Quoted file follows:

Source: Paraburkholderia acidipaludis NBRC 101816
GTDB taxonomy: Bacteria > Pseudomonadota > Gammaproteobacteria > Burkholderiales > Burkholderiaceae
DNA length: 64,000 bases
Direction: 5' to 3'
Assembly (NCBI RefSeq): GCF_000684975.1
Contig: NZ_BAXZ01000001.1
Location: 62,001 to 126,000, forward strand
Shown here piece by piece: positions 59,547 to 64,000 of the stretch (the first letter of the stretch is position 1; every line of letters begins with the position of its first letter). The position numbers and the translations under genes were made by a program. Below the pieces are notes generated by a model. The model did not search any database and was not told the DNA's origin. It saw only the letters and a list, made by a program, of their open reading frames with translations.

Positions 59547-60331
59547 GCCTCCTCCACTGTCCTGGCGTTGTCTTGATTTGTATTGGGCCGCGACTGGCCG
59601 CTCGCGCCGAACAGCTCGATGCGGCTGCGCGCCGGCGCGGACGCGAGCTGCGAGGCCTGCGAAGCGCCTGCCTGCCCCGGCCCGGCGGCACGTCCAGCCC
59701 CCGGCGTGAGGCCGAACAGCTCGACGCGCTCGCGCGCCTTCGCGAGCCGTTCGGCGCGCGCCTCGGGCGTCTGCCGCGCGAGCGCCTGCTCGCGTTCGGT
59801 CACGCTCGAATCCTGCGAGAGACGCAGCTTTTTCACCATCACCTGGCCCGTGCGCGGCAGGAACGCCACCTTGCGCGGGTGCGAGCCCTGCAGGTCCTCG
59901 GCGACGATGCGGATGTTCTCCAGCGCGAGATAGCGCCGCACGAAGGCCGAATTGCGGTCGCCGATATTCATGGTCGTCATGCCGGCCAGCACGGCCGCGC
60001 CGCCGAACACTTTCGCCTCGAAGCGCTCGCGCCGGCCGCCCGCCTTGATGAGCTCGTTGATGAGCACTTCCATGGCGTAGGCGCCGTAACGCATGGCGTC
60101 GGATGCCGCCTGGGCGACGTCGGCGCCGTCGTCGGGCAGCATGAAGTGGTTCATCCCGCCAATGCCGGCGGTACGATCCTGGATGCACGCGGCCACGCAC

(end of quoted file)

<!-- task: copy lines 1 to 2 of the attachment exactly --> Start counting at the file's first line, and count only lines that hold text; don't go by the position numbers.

Source: Paraburkholderia acidipaludis NBRC 101816
GTDB taxonomy: Bacteria > Pseudomonadota > Gammaproteobacteria > Burkholderiales > Burkholderiaceae